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  • The Vosburgh Collection of Congregational Church Records

    Marian S. Henry

    Published Date : September 12, 2003

    New York State did not begin to collect vital records data until 1880, leaving genealogists seeking earlier records with incomplete, unpublished, and scattered substitutes.  For this reason any reliable collection of early vital records is especially valuable.  The Vosburgh Collection, containing over 100 volumes of transcriptions of Protestant church records, is such a resource.  The collection was commissioned by the Library of Congress and other institutions, and compiled between 1913 and 1928.  Royden Vosburgh, archivist and historian of the New York Genealogical and Biographical Society, transcribed many of the volumes and edited nearly all of them. In spite of its size, the Vosburgh Collection cannot be considered a statewide database.  The emphasis is on early congregations, rather than early records.  The churches included are located almost exclusively in the valleys surrounding the Hudson and Mohawk rivers, where the earliest settlements in the state were located.  However, many of the transcriptions extend into the twentieth century.  The collection has been microfilmed and is available in the NEHGS library, the library of the New York Genealogical and Biographical Society (NYG&BS), the New York State library, and in some public libraries.  Films are available at the Family History Library (and local Family History Centers).

    Royden Woodward Vosburgh became archivist and historian of the New York Genealogical and Biographical Society in 1913.  The following biographical information was extracted from an obituary published in the New York Genealogical and Biographical Record in 1932.[i]

    Royden Woodward Vosburgh, a Life Member of the New York Genealogical and Biographical Society, died … on May 18, 1931.  … Mr. Vosburgh was born Feb. 5, 1875, at Buffalo, New York, the son of William Henry Vosburgh and his wife Caroline Estelle Woodward. … He was educated at the Brown and Nichols School in Cambridge, Massachusetts, and at Harvard University, 1893-1896. … In 1913 Mr. Vosburgh became the archivist of the New York Genealogical and Biographical Society, and devoted much of his time to make carefully prepared copies of the church records of the State of New York.  His services enriched the Society with the records of 92 churches, occupying 101 volumes. …  In the Records for Jan. 1918 (Vol. 49, pp. 11-16) and April, 1921 (Vol. 52, pp. 152-157) are listed the church records copied by Mr. Vosburgh. … Mr. Vosburgh was connected with the Staten Island Institute of Arts and Sciences, and edited for that Society nine volumes of Staten Island church and gravestone records.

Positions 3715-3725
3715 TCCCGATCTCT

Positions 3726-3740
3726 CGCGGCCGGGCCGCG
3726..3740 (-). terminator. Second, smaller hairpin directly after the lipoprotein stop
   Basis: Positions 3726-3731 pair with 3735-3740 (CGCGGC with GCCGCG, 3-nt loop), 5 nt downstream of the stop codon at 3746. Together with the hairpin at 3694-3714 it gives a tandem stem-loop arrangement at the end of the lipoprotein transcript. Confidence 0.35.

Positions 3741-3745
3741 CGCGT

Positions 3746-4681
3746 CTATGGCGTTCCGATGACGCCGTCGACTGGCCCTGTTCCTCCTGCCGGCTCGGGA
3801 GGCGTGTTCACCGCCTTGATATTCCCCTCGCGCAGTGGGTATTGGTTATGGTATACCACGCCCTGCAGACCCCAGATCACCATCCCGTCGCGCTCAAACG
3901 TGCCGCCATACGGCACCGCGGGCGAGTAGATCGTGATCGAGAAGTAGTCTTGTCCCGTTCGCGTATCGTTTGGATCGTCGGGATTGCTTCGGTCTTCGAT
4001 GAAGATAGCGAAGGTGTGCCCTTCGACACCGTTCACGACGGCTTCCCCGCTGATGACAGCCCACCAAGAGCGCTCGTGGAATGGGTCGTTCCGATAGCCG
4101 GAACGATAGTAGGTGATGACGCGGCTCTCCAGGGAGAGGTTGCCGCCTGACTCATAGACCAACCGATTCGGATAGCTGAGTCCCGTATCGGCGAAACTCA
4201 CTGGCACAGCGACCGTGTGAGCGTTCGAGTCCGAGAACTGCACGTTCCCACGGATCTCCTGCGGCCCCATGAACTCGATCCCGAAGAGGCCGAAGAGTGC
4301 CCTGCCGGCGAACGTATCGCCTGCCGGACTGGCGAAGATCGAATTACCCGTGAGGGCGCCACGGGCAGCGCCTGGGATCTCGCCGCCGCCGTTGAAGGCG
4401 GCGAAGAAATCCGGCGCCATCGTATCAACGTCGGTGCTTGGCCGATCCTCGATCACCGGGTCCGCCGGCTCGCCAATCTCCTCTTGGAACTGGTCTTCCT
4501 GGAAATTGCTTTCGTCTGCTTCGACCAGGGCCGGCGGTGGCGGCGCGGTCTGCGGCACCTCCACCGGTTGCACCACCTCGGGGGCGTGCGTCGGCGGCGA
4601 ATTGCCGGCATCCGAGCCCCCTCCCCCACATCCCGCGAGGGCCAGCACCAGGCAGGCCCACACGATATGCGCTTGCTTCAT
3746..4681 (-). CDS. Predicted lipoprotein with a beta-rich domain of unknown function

The NEHGS library holds a copy of the thirteen-reel NYG&BS filming of the collection. Its call number is F118/V67/1913.  While there is no index to the collection, the NEHGS library has a copy of A guide to Vosburgh church records on microfilm, by Robert M. Murphy (Microtext REF F118/M86/1999). The majority of the records begin in the mid to late eighteenth century.  Some records cover a relatively short time span, such as Round Top Lutheran Church of Pine Plains in Dutchess County (1760-1788).  Other records extend into the twentieth century, such as First Lutheran Church of Albany (1774-1901) or First Reformed Church of West Coxsackie in Greene County (1738-1918).